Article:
15I. Power to adjudicate.- (1) For the purpose of adjudging under sections 15A, 15B, 15C, 15D, 15E, 15F, 15G, 54[15H, 15HA and 15HB] ,the Board shall appoint any of its officers not below the rank of a Division Chief to be an adjudicating officer for holding an inquiry in the prescribed manner after giving any person concerned a reasonable opportunity of being heard for the purpose of imposing any penalty.
(2) While holding an inquiry, the adjudicating officer shall have power to summon and enforce the attendance of any person acquainted with the facts and circumstances of the case to give evidence or to produce any document which in the opinion of the adjudicating officer, may be useful for or relevant to the subject matter of the inquiry and if, on such inquiry, he is satisfied that the person has failed to comply with the provisions of any of the sections specified in sub-section (1), he may impose such penalty as he thinks fit in accordance with the provisions of any of those sections.'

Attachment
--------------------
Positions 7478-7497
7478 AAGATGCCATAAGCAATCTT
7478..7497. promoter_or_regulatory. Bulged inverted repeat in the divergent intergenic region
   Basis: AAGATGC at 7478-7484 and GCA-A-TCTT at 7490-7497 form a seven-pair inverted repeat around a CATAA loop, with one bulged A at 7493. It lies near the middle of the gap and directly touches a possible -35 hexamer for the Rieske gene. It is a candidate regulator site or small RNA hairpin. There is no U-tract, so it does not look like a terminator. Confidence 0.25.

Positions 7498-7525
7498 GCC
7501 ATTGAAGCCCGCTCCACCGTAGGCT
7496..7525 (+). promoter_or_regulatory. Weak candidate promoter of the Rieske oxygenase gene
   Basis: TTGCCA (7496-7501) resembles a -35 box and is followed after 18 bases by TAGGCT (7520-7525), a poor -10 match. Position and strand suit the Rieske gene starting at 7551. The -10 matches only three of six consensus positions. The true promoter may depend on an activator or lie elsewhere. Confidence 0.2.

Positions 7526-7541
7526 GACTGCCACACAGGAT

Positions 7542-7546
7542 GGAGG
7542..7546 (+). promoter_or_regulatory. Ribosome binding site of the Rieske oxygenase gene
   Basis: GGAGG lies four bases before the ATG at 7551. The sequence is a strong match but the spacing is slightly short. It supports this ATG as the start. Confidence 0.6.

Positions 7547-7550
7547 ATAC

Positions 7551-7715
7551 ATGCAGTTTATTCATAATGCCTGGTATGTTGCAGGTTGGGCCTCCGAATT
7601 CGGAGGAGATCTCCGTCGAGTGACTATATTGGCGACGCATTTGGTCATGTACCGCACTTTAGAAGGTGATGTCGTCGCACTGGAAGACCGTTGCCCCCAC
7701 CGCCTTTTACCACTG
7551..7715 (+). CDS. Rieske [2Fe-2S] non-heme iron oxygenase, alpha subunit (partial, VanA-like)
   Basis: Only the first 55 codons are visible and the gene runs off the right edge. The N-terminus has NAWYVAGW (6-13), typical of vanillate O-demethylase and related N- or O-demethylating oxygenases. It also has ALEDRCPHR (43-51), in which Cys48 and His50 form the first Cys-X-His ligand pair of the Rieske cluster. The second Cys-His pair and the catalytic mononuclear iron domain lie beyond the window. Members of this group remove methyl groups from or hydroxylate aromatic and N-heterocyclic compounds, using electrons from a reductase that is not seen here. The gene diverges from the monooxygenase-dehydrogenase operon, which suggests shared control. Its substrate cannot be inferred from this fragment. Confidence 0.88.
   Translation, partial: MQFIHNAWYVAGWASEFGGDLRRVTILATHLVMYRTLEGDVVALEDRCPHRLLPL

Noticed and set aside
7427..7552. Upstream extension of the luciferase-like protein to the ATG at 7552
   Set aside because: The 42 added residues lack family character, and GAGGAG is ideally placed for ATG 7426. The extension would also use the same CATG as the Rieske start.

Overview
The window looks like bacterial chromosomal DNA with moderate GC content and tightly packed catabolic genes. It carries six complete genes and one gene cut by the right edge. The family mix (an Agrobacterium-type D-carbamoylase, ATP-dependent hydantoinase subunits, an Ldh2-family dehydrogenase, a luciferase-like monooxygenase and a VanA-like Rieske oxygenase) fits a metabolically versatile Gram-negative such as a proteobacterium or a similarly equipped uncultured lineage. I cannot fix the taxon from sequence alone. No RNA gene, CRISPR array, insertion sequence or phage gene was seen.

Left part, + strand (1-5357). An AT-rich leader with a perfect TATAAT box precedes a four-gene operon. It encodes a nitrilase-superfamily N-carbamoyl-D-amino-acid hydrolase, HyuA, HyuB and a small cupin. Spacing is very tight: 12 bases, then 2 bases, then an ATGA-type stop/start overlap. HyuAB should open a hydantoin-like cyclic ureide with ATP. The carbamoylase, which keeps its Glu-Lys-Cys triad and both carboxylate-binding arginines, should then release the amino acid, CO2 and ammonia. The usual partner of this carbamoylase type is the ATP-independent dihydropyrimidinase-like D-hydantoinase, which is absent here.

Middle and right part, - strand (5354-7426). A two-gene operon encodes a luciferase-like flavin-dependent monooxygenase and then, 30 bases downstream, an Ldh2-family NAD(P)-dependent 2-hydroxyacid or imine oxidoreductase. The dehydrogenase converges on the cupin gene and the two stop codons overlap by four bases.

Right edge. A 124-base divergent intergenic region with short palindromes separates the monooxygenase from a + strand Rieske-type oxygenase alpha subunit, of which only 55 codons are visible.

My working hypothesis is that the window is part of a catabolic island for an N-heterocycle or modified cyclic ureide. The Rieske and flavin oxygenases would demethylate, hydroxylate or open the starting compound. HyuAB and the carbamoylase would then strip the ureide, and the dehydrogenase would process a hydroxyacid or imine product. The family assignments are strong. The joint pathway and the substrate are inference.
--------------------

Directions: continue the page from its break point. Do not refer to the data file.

9. Thus, the whole scheme of SEBI Act, 1992 enjoins upon the Regulator to investigate a matter if it is brought to its notice by any of the stock exchanges that the affairs of a company are being conducted in a dubious manner. Such a power can also be exercised by the SEBI suo moto. We note that requisite information and relevant records are prerequites for a meaningful investigation. In the absence of cooperation by the concerned company, the SEBI cannot move an inch. Therefore, every company is obliged to reasonably respond to any letters or summons to be issued by the regulator by furnishing the required information and/or documents for a smooth investigation, unless such a request/demand by the regulator is shown to be the outcome of ill-will, or is tainted with malice and/ or is otherwise arbitrary in the fact situation of a given case. If companies are allowed to take the statutory summons, letters or other statutory commands of the Regulator lightly, every investigation will be thwarted even before it begins.